Pierce Meehan, 24, has been offered a place at the renowned London Studio Centre to study a BA in Theatre Dance. Due to Scotland’s student funding policies however, he will not get a loan to cover the first year’s tuition fees – leaving the Mountblow man to raise £15,000.
Now the public – who saw him lead Glasgow dance troupe Fear of the Unknown to the final of Sky One’s Got to Dance contest in February – are set to again lend their support to the Clydebank dance star. A champagne reception, featuring “buff butlers” will greet guests to a lavish fundraising event tonght (Friday, August 3).
The evening includes an Anne Summers stall, a Tarot Card reader, live entertainment and of course a DJ - all for just a £5 entry fee. It takes place at Yates Wine Lodge at 134-136 West George Street, near to Glasgow Central Station and doors open at 7:30pm.
Pierce told Clydebank Live: “It is guaranteed to be an absolutely amazing night. The entertainment has mostly been designed to appeal to ladies – I can confirm the buff butlers are straight and single - but everyone is very welcome.
“Staging an incredible night for people to enjoy seemed a good idea as I have to raise £12,700 in just nine weeks. I’ve really appreciated the support from people in Clydebank and across Glasgow – the backing they gave Fear of the Unknown was unbelievable.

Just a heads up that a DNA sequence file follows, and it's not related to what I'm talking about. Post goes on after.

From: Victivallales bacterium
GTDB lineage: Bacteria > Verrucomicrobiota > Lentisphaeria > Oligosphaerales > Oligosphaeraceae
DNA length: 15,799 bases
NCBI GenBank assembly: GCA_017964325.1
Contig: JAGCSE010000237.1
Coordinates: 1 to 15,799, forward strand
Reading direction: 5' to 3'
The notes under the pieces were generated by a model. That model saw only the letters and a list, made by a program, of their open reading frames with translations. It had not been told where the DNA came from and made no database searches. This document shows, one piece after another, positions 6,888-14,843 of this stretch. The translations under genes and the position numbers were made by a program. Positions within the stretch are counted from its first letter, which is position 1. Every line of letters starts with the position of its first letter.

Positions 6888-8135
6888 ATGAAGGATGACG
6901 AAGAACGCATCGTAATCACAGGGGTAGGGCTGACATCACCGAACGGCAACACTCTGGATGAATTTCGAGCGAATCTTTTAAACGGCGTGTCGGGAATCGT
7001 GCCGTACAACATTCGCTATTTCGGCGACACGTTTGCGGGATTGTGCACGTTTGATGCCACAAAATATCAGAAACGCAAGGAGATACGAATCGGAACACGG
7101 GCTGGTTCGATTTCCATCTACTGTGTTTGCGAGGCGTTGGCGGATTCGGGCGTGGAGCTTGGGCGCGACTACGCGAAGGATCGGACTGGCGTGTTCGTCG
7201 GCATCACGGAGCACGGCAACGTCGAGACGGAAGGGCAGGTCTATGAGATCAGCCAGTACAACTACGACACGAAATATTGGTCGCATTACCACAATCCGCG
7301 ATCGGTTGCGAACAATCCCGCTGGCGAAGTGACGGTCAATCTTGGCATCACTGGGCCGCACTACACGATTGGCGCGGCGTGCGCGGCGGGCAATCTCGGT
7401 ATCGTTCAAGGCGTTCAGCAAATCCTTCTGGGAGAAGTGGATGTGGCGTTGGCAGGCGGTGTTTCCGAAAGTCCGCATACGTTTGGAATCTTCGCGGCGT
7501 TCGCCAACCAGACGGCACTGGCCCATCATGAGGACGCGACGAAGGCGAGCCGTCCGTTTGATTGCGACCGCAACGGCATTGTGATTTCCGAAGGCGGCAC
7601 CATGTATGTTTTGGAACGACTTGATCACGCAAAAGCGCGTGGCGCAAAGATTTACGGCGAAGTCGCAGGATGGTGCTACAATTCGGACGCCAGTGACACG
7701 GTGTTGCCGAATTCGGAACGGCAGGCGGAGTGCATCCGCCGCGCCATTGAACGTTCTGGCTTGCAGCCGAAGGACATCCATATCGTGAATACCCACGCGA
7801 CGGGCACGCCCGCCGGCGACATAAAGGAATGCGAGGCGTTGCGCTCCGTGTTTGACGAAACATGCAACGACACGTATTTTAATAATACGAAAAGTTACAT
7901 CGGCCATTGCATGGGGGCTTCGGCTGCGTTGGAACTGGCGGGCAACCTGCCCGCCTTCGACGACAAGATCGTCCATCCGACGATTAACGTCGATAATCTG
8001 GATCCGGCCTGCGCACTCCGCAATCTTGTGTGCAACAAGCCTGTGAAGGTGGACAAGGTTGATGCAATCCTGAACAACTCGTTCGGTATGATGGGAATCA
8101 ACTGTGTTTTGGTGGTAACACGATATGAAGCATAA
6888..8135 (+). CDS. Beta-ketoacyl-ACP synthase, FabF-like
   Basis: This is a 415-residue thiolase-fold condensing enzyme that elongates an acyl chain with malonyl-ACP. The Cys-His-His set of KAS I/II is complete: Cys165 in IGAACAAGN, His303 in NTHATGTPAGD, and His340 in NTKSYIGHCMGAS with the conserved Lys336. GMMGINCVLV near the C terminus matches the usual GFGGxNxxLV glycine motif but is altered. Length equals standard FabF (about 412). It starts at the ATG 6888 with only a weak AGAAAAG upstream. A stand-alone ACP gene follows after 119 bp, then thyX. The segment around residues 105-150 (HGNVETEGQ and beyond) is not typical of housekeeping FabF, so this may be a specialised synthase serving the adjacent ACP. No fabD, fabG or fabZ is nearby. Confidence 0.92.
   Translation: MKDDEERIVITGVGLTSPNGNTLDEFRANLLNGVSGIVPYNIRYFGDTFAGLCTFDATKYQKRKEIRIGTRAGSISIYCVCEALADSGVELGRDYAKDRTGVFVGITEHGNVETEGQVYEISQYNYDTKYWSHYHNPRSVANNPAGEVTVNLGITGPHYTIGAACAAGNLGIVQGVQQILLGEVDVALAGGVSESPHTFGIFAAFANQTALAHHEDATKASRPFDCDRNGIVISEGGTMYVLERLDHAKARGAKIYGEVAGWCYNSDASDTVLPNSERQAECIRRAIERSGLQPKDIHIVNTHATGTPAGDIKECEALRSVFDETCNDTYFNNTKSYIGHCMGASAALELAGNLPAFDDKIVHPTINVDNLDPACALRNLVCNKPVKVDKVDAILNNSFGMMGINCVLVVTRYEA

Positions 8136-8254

“I hope as many people as possible will be able to turn out tonight. Tickets are available on the door and it’s right in the heart of the city centre, so even if you have plans to go out later on it’s a great way to start the night.”
To achieve his dream career as a professional dancer, Pierce has been working four separate jobs in order to save money for his university tuition fees. He currently works as an instructor at two separate dance schools, as a dancer in nightclubs and also a sandwich maker in Subway.
Unlike those studying in Scotland, students moving to universities elsewhere in the UK have to pay the same tuition fees as residents of England, Wales and Northern Ireland. While student loans are usually available to cover these, Pierce is not eligible for support during the first year of his course as he studied an HND at Anniesland College.
The tuition fees are far higher than even the maximum available through a career development loan – a joint scheme run by the UK government and banks to help those who do not qualify for standard student funding. Taking the maximum available – around £10,000 – and raising the rest is also not an option, as repayments on career development loans start after one year, regardless of whether the person is still doing the course.
Despite an incredibly demanding work and training regime, Pierce remains focused on his goal and is enthusiastic about the event. He added: “Doing all this can be stressful but it will be worth it to reach the London Studio Centre.
“The degree course there is the best there is – it would make me a much better teacher and give me a real chance at a career as a West End performer. I’m excited about this event and really looking forward to it: It’s going to be a banging night!”
Any businesses interested in sponsoring Pierce to take his place at Britain’s best dance academy can get in touch with him via email. He can be reached at email@example.com, or alternatively by contacting Clydebank Live.